Heart Patients: Think Twice Before Ditching Aspirin Regimen
If you take aspirin to help control your heart disease, going off the pill could increase your risk of having a heart attack, new research suggests. A daily low-dose aspirin is recommended to help prevent blood clots in heart patients, but about half of takers stop the regimen at some point, raising their heart attack risk. Researchers tracked nearly 40,000 patients ages 50 to 84 and found that those who stopped taking aspirin had a 60 percent increased risk of a heart attack over the following three years compared with patients who stayed the course, according to findings published Tuesday in the British Medical Journal. "This research is yet another reminder of how effective a little daily pill of aspirin can be at preventing someone from having another heart attack, Ellen Mason, the British Heart Foundation's senior cardiac nurse, told BBC News. "So it's very concerning how many people with heart disease are not taking their aspirin. This very cheap, but valuable, golden oldie is one of the best researched drugs we have in our arsenal to stop further heart attacks. The benefits certainly outweigh any risks for most people."
12 Things You Should Know About Aspirin
Aspirin, that old standard in everyone's medicine chest, can really pack a wallop. So much so that the American Heart Association has long recommended aspirin therapy for people who've had a heart attack, stroke caused by blood clot, unstable angina, or "ministrokes." The AHA also notes that even people who have not experienced such an event but who are at increased risk because of family history, say, may also stand to gain from aspirin therapy.
We're certainly familiar with our aspirin: About 60 percent of people ages 65 and older pop aspirin at least once a week, U.S. News reported in 2008. But this cheap, over-the-counter pill is not benign, and regular use should be discussed with a doctor. Along with its benefits, aspirin has limitations, too. A roundup of research suggests taking aspirin regularly may do the following:
1) Cut pre-eclampsia risk during pregnancy. A research review published in the Lancet in 2007 suggests that pregnant women who took aspirin or other antiplatelet drugs were 10 percent less likely to develop the disorder that involves high blood pressure and potentially serious complications for mother and fetus. Aspirin therapy during pregnancy should definitely be discussed with an obstetrician.
2) Reduce risk of developing colorectal cancers. The journal Gastroenterology published a study in 2008 that found a significantly lowered risk of developing the cancers in men with regular, long-term aspirin (and other nonsteroidal anti-inflammatory) use. The benefits, however, were not evident until individuals had amassed a total of five consistent years of regular use. Also, the dose with the biggest benefit—325-mg pills more than 14 times each week—is greater than typically recommended. [Read more: 12 Things You Should Know About Aspirin.]
Recuperating From Heart Surgery: An 8-Step Comeback Plan
Surgeon Marc Wallack was seven minutes into his run through Central Park in 2002 when he felt chest pain that he attributed to stress and indigestion. It happened again the next day, and again on a subsequent run. Finally, unable to ignore the telltale warning sign of heart problems, Wallack went to see a cardiologist and was told that all four of his coronary arteries were more than 95 percent blocked. He needed immediate open-heart surgery—a quadruple bypass—which he sailed through successfully from a physical standpoint, but psychologically left him feeling broken, U.S. News reported in 2010. "I woke up from the surgery and wasn't the same person," recalls Wallack, who is vice chair of the department of surgery at New York Medical College. His fears overwhelmed him. "I worried I was never going to operate again, pay my mortgage, support my family; every time I ate I could visualize the plaque going back on my arteries."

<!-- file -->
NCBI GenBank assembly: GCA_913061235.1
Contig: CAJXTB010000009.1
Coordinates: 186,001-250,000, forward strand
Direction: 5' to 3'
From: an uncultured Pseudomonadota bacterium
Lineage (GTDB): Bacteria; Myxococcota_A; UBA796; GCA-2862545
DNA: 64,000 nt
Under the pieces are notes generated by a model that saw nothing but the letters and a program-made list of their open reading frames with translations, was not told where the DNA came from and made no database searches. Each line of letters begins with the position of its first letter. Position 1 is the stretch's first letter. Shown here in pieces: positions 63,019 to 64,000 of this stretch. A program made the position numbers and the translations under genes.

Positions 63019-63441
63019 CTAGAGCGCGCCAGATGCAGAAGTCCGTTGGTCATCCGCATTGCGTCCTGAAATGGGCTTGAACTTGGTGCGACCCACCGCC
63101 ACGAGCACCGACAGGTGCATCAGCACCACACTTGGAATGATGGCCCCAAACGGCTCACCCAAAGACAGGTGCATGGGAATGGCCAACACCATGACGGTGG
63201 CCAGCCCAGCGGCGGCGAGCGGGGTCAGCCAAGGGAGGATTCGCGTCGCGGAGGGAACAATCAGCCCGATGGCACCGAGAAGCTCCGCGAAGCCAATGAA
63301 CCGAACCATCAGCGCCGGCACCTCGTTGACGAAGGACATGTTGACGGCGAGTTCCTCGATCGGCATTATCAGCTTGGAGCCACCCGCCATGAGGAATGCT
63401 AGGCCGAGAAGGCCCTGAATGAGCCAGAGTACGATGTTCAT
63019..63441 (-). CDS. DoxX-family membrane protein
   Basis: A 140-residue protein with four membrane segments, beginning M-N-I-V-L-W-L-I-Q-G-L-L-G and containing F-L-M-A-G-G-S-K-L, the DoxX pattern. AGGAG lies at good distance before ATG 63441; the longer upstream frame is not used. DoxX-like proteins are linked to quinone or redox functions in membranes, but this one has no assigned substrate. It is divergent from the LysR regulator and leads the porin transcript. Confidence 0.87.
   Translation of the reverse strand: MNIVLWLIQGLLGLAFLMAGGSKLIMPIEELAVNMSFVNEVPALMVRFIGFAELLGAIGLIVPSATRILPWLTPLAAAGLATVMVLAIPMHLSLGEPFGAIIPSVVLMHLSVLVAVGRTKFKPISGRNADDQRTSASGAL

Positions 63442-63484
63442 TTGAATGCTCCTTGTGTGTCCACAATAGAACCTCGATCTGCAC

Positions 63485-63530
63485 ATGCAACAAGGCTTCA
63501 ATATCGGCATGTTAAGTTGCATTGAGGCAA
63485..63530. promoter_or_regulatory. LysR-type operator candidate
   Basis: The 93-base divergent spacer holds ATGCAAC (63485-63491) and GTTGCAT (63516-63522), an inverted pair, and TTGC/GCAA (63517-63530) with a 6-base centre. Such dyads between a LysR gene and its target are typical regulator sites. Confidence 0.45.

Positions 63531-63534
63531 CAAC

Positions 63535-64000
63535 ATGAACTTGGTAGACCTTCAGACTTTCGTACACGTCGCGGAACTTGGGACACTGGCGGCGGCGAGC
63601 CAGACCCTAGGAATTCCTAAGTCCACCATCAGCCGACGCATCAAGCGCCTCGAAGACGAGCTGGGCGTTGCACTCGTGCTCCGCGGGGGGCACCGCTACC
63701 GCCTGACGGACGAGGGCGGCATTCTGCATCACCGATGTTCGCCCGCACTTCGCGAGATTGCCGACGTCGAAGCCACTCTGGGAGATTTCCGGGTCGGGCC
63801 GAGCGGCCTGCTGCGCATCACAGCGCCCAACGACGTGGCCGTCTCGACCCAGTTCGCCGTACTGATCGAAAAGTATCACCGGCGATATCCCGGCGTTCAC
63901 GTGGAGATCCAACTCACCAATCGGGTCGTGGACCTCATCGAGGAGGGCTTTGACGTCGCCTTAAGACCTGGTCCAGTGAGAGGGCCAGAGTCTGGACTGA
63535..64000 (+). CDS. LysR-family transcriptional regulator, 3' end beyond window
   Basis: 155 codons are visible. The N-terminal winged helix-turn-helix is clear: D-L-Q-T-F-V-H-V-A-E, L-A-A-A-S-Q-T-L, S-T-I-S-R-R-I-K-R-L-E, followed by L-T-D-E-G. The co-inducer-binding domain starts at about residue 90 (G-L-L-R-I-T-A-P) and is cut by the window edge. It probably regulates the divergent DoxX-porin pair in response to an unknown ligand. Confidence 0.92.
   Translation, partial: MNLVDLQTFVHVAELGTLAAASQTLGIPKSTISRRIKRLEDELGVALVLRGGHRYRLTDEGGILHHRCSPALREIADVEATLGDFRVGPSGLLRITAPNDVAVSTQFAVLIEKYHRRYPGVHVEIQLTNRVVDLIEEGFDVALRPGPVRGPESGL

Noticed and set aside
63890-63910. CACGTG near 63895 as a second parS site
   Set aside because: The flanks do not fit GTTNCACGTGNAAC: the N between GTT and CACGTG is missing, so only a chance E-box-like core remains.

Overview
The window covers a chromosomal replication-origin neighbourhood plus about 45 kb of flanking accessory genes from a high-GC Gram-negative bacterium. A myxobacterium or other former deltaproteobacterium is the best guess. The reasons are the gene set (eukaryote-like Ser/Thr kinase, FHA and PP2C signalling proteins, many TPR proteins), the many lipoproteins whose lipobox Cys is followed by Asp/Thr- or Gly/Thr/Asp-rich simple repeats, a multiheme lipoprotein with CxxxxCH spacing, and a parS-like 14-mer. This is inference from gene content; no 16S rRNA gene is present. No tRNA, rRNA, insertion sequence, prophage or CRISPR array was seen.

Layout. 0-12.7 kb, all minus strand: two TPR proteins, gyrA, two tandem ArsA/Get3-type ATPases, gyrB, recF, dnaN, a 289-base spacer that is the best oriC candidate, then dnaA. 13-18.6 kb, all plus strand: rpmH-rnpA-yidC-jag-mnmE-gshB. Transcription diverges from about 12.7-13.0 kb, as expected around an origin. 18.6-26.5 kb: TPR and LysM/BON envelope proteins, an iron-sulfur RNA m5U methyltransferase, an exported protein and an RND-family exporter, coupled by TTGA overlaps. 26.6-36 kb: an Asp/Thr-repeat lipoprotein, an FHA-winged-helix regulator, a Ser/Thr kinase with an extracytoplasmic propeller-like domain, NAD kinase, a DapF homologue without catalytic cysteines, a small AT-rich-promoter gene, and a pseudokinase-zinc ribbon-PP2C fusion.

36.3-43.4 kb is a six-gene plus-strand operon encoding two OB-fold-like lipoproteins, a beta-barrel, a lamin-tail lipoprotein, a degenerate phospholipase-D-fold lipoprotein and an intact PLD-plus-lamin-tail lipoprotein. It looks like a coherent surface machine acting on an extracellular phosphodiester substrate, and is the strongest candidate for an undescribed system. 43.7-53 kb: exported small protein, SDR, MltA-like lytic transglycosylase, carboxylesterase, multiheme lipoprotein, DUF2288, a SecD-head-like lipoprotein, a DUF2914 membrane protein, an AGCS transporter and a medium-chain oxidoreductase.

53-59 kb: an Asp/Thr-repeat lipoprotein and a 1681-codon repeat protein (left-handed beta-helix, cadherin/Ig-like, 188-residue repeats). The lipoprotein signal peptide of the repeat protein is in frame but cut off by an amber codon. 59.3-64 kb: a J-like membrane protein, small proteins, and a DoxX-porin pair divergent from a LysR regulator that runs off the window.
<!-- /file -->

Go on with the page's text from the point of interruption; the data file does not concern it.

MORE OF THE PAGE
And he fantasized about dying, a hallmark of depression, which afflicts one in five patients after heart surgery and one in three heart attack survivors. Wallack knew other colleagues in the same boat; one had to quit his medical practice as a result. And Wallack knew that his depression, if left untreated, would dramatically increase his likelihood of more heart complications. So he and his wife, Fox News anchor Jamie Colby, devised an 8-step comeback plan and detailed it in their book Back to Life After a Heart Crisis. "It was about helping to bring him back amongst the living," says Colby. For Wallack, that meant training for another marathon, which he managed to complete two years after his surgery; for Colby, it meant getting her husband through doctor's appointments, navigating him through career changes, and convincing him to see a therapist. Anyone who has been through heart surgery, Colby says, can benefit from trying the following.
Step 1: Take one night at a time. Most bypass surgery patients experience sleep problems initially, according to surveys, with many finding that the problems become chronic. "I'd close my eyes at night and worry that my heart wasn't going to continue to beat," recalls Wallack. What helped? His wife's reassuring words. "One night we were lying in bed and I had my head on his chest listening to his heart beat," says Colby. "I said, Marc, your heart is so loud, it's beating stronger than I've ever heard it before; I think that helped him." Regular visits to a psychiatrist and prescription sleeping pills (which he now only takes occasionally) also brought better sleep for the first few months. [Read more: Recuperating from Heart Surgery: An 8-Step Comeback Plan.]
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